Functional form refers to the type of relationship specified between a predictor variable, X, and a yield response variable, Y. The form could be a polynomial relationship, such as Eqs. (5.1) and (5.2), or an exponential relationship such as Eq. (5.3).

Several other classes of equations could also be used, such as regression trees, neural networks, or Mitscherlich equations. The most common forms used for modeling yield responses to weather are the linear model of Eq. (5.1) and the quadratic model of Eq. (5.2).

A useful way to determine the appropriate functional form is to examine a scatter plot of the data, such as in Fig. 5.3. One can also use statistical tests to determine whether a squared term significantly improves the model. A squared term can be very useful when there is an optimum temperature or precipitation amount that falls within the observed data. Thompson (1986), for instance, found that yields were reduced for departures from average June temperatures in five Corn Belt states, whether the departures were towards cooler or warmer weather.

Adding a squared term does not always help, however, as it is adds to the model complexity and can lead to overfitting and lower predictive skill. In general, we have found that higher order terms are more useful as the range of temperatures or precipitation that the crop experiences becomes wider. The reason is illustrated in Fig. 5.4: although no weather variable ever has a truly linear effect,3 a linear approximation can be appropriate over a limited range of the weather variable. In this example, yield exhibits a nonlinear response to temperature, but this response is well approximated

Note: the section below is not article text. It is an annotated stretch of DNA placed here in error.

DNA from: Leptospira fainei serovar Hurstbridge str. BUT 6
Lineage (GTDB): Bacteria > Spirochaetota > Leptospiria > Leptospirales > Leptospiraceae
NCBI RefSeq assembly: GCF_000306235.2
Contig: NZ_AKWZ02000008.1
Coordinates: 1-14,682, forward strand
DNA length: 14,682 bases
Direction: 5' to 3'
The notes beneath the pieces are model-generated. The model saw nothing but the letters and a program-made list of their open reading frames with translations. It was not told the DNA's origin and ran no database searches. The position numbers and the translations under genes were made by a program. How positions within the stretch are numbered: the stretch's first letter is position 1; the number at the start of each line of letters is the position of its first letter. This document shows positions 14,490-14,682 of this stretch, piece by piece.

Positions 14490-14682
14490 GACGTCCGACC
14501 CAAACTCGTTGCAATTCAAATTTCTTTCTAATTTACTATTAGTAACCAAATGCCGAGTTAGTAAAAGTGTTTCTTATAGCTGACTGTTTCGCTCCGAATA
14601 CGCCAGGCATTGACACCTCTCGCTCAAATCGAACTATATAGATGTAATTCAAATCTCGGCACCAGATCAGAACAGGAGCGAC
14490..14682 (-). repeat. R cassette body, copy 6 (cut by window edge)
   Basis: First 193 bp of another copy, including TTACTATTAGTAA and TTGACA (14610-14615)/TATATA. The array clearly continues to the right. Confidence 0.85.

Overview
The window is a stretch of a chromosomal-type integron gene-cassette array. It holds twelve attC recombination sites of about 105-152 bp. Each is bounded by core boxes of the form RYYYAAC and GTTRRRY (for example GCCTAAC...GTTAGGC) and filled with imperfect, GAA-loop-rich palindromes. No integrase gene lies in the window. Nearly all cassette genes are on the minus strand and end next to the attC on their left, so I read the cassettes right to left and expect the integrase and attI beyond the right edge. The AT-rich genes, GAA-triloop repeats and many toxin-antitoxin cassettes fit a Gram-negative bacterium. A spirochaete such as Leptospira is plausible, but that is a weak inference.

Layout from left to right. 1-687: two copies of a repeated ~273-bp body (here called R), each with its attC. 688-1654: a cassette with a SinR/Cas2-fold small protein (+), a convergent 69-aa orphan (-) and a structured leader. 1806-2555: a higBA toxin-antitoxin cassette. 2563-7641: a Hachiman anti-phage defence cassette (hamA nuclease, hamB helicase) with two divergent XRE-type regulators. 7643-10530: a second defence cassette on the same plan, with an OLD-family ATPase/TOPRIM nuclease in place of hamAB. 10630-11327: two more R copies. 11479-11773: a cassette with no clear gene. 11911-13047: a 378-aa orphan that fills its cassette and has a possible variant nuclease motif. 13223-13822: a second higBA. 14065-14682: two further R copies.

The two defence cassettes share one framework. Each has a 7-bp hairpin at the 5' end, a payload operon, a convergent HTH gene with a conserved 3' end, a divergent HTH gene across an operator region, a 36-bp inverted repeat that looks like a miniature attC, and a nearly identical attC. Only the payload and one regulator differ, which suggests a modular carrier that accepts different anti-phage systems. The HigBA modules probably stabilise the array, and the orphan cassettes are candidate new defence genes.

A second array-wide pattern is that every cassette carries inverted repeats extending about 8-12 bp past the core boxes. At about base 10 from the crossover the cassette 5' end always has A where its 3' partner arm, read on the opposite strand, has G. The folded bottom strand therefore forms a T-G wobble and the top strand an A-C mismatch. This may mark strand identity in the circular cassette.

Y =ß0 + ß,X Y =ß0 + ß,X +ß2X: Log(Y) = ß0 + ß,X

3 Extremely low and high values are nearly always bad for crops, so that the optimum value is found somewhere between.

Temperature

Fig. 5.4 A hypothetical relationship between temperature and yield. The range of temperatures experienced in a region will determine whether a linear approximation is appropriate

Fig. 5.4 A hypothetical relationship between temperature and yield. The range of temperatures experienced in a region will determine whether a linear approximation is appropriate in regions 1 and 3 by a linear fit, since they are always on the cool and warm side of the optimum, respectively. In contrast, region 2 includes both temperatures where warming is strongly beneficial and temperatures where warming is quite harmful. Thus, a non-linear function would be necessary in region 2 but not the others.

It follows from the fact that the appropriateness of linear approximations depends on the range of weather experienced that the appropriateness will vary with the choice of model scale, since averages over large regions will show less variation from year to year than will averages over smaller areas. Linear models are therefore usually more appropriate when looking at national or regional time series than when looking at individual counties or states. As a case in point, the relationship between temperature and yield in Fig. 5.3 appears roughly linear even though at the state scale maize yields can exhibit strong nonlinear relationships with weather (Thompson 1986; Schlenker and Roberts 2006). Thus, as with the previous issues, the best choice for functional form will vary with the particular crop, location, and scale of interest.

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